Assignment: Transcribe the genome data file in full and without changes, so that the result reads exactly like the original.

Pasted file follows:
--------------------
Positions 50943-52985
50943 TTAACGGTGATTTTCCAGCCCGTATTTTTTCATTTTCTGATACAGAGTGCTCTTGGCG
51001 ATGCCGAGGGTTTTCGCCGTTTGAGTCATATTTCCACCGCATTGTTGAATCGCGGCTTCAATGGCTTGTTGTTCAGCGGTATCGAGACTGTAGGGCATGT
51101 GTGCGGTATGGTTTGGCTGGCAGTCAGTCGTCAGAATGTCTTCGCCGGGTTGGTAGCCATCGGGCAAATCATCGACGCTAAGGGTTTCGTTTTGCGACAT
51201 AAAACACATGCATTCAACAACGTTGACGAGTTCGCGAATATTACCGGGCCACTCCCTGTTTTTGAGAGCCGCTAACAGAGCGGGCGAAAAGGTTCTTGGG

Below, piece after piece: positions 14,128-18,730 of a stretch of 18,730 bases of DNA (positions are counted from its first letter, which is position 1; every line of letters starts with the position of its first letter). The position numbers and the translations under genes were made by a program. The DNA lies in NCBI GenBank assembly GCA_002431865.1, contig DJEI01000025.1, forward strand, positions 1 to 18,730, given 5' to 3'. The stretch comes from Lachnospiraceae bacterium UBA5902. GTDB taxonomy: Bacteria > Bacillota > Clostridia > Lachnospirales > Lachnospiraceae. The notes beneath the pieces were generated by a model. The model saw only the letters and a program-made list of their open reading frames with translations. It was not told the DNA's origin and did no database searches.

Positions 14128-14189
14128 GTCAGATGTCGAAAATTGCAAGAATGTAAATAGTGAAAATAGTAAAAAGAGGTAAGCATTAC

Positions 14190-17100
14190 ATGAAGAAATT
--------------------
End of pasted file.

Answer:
Positions 50943-52985
50943 TTAACGGTGATTTTCCAGCCCGTATTTTTTCATTTTCTGATACAGAGTGCTCTTGGCG
51001 ATGCCGAGGGTTTTCGCCGTTTGAGTCATATTTCCACCGCATTGTTGAATCGCGGCTTCAATGGCTTGTTGTTCAGCGGTATCGAGACTGTAGGGCATGT
51101 GTGCGGTATGGTTTGGCTGGCAGTCAGTCGTCAGAATGTCTTCGCCGGGTTGGTAGCCATCGGGCAAATCATCGACGCTAAGGGTTTCGTTTTGCGACAT
51201 AAAACACATGCATTCAACAACGTTGACGAGTTCGCGAATATTACCGGGCCACTCCCTGTTTTTGAGAGCCGCTAACAGAGCGGGCGAAAAGGTTCTTGGG

Below, piece after piece: positions 14,128-18,730 of a stretch of 18,730 bases of DNA (positions are counted from its first letter, which is position 1; every line of letters starts with the position of its first letter). The position numbers and the translations under genes were made by a program. The DNA lies in NCBI GenBank assembly GCA_002431865.1, contig DJEI01000025.1, forward strand, positions 1 to 18,730, given 5' to 3'. The stretch comes from Lachnospiraceae bacterium UBA5902. GTDB taxonomy: Bacteria > Bacillota > Clostridia > Lachnospirales > Lachnospiraceae. The notes beneath the pieces were generated by a model. The model saw only the letters and a program-made list of their open reading frames with translations. It was not told the DNA's origin and did no database searches.

Positions 14128-14189
14128 GTCAGATGTCGAAAATTGCAAGAATGTAAATAGTGAAAATAGTAAAAAGAGGTAAGCATTAC

Positions 14190-17100
14190 ATGAAGAAATT